Turkey's Central Role in Israeli Flotilla Crisis

From ally of Israel to regional rival?

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One country is emerging as a key player in the regional and international reactions to the Israeli flotilla raid: Turkey. As Israel's most important Muslim ally, the only Middle East member of the NATO security pact, and a current non-permanent member of the United Nations Security Council, Turkey is matched only by the U.S. in its importance to the international proceedings. Turks also played a key role in the flotilla itself, which was heavily funded by Turkish money and filled with Turkish activists. Turkey has suggested it may send its navy to escort a future convoy to Gaza. The backlash has also been among the strongest in Turkey, where thousands of demonstrators initially gathered to protest the Israeli raid. Here's Turkey's role and why it matters.

  • Gives Turkey Excuse to Break From Israel  Stratfor's George Friedman writes, "The incident also wrecks Israeli relations with Turkey, historically an Israeli ally in the Muslim world with longstanding military cooperation with Israel. The [conservative and religious] Turkish government undoubtedly has wanted to move away from this relationship, but it faced resistance within the Turkish military and among secularists. The new Israeli action makes a break with Israel easy, and indeed almost necessary for Ankara."
  • Turkey Deliberately Provoking Israel?  Mother Jones' Kevin Drum sighs, "it almost seems as if Turkey was deliberately trying to provoke an incident that would justify cutting off relations with Israel. After all, the Israeli commando raid may have turned out more deadly than anyone expected, but something like it was always probable and the Turkish government surely knew it."
  • Greater Rival to Israel Than Iran  The Washington Post's David Ignatius appraises the events: "Once Israel's most important regional ally, Turkey now seeks to challenge Israel's hegemony as the local superpower. Prime Minister Recep Tayyip Erdogan is a Muslim populist with a charismatic message: We won't let Israel push us around. Where Iran's president, Mahmoud Ahmadinejad, is often a buffoon, Erdogan is a genuinely tough if erratic rival."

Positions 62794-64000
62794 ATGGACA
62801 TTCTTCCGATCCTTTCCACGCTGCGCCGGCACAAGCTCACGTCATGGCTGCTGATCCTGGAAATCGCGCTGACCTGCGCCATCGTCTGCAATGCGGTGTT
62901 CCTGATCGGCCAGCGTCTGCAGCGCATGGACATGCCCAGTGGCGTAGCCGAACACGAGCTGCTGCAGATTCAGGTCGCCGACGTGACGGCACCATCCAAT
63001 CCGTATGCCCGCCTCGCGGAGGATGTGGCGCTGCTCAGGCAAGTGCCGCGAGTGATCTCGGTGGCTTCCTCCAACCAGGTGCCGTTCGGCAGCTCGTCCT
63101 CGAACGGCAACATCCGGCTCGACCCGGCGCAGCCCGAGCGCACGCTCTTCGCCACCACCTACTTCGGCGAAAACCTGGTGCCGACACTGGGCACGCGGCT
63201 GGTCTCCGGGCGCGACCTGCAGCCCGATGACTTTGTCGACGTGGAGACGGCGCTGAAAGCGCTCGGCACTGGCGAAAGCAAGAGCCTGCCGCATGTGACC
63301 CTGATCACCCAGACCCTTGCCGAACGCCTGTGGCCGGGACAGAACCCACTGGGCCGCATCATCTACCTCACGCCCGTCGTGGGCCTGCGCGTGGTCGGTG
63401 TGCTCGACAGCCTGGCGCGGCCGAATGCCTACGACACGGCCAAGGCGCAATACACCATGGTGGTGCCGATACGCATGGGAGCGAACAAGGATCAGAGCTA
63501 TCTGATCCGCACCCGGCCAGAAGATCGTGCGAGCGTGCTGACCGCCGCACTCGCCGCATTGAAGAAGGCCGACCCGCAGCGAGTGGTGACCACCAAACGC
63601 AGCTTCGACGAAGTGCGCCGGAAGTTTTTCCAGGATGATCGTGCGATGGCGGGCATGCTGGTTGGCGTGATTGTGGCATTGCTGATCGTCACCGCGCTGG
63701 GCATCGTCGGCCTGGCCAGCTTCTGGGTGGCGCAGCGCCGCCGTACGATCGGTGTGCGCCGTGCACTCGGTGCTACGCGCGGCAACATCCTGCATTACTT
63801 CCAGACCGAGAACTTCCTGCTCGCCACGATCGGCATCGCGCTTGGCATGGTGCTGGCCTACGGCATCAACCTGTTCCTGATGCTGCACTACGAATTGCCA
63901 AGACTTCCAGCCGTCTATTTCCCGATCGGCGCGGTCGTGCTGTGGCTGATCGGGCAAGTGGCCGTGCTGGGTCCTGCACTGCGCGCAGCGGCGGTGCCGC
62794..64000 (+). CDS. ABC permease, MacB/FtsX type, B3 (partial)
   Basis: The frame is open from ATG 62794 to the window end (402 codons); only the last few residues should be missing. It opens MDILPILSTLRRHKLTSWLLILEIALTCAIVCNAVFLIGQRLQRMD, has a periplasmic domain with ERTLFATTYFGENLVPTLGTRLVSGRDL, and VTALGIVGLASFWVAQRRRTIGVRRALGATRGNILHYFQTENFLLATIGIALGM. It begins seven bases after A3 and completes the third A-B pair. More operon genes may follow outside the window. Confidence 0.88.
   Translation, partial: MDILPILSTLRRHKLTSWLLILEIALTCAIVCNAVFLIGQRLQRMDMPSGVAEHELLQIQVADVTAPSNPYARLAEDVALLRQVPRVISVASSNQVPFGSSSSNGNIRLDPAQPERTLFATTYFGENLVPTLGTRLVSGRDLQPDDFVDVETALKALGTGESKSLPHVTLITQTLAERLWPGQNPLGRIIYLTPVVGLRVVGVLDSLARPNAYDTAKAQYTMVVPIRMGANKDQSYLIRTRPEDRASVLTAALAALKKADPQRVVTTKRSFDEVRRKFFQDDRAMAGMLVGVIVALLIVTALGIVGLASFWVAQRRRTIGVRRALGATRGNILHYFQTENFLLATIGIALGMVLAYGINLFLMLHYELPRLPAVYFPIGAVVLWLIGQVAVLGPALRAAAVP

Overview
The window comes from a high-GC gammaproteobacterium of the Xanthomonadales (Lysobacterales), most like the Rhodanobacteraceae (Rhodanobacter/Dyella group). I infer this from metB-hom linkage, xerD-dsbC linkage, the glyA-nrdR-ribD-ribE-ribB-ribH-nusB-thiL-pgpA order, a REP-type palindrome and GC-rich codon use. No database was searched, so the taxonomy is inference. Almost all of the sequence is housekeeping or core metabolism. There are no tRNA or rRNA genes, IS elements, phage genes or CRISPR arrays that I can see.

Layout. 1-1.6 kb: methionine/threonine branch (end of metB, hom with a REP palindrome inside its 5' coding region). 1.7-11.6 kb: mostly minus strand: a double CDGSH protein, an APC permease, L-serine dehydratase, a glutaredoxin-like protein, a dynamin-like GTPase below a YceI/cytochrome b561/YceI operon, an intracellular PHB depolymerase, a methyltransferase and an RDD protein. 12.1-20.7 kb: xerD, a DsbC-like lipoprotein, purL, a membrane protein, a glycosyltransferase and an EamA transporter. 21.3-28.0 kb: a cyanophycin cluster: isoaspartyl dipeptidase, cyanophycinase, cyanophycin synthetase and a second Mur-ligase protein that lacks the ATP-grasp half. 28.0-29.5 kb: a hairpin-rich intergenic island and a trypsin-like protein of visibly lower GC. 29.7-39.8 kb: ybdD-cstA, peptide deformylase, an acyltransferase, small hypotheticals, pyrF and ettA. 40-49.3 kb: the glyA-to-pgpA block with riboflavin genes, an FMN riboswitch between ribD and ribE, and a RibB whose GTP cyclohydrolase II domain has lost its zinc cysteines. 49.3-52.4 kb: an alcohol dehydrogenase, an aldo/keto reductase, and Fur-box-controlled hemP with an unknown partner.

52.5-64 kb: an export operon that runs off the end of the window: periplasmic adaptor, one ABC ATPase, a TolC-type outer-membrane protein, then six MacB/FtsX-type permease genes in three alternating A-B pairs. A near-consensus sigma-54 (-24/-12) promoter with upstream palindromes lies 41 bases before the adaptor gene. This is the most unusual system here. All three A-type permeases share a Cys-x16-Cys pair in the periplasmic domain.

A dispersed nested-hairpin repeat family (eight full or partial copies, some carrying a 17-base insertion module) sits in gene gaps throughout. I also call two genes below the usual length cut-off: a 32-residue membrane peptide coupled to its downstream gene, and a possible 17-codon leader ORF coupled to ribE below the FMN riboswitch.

• Could Become New U.S. Rival In Middle East  Foreign Policy's Steven Cook warns, "It is hard to admit, but after six decades of strategic cooperation, Turkey and the United States are becoming strategic competitors -- especially in the Middle East." If the Israel-Turkey alliance falls apart, and the U.S. continues to back Israel, then it will lose Turkey's crucial support in the region. Turning this essential ally into an enemy could dramatically hinder U.S. foreign policy in the Middle East.
  • Worst-Case Scenario: Turkey Invokes NATO Charter  Politics Daily's Paul Wachter cautions that Turkey could invoke Article V of the NATO charter, which states that an attack on one member nation is an attack on all. This means that if Turkey escorts another flotilla, and Israel again raids it, every NATO member--including the U.S.--would have to choose between joining against Israel or functionally ending the NATO treaty.
  • Turkish Group Behind the Flotilla  The New York Times' Sabrina Tavernase reports on the Insani Yardim Vakfi (IHH), a Turkish group that declared "We are very thankful to the Israeli authorities," for raiding their flotilla. "The group brought large boats and millions of dollars in donations to a cause that had struggled to meet its objectives. Particularly galling to Israel is the fact that the group comes from Turkey, an ally, but one whose relations with Israel have become increasingly strained."
  • ...Is The Group Violent?  Tavernase reports, "The organization was founded in the early 1990s, first as a charity for the poor in Istanbul, Turkey's largest city, and later for Bosnian war victims. It now runs charity and relief work in more than 100 countries ... Israeli authorities say I.H.H. bolsters Hamas, which runs Gaza and which they see as doctrinally committed to destroying the state of Israel. It also charges that the group has links to Al Qaeda and has bought weapons, charges the group denies." Indian journalist Nitin Pai points out, "As you guys know, even [Pakistani Taliban front group] Jamaat-ud-Dawa is a charitable organisation. Scepticism about the Turkish 'charity' is warranted."
This article is from the archive of our partner The Wire.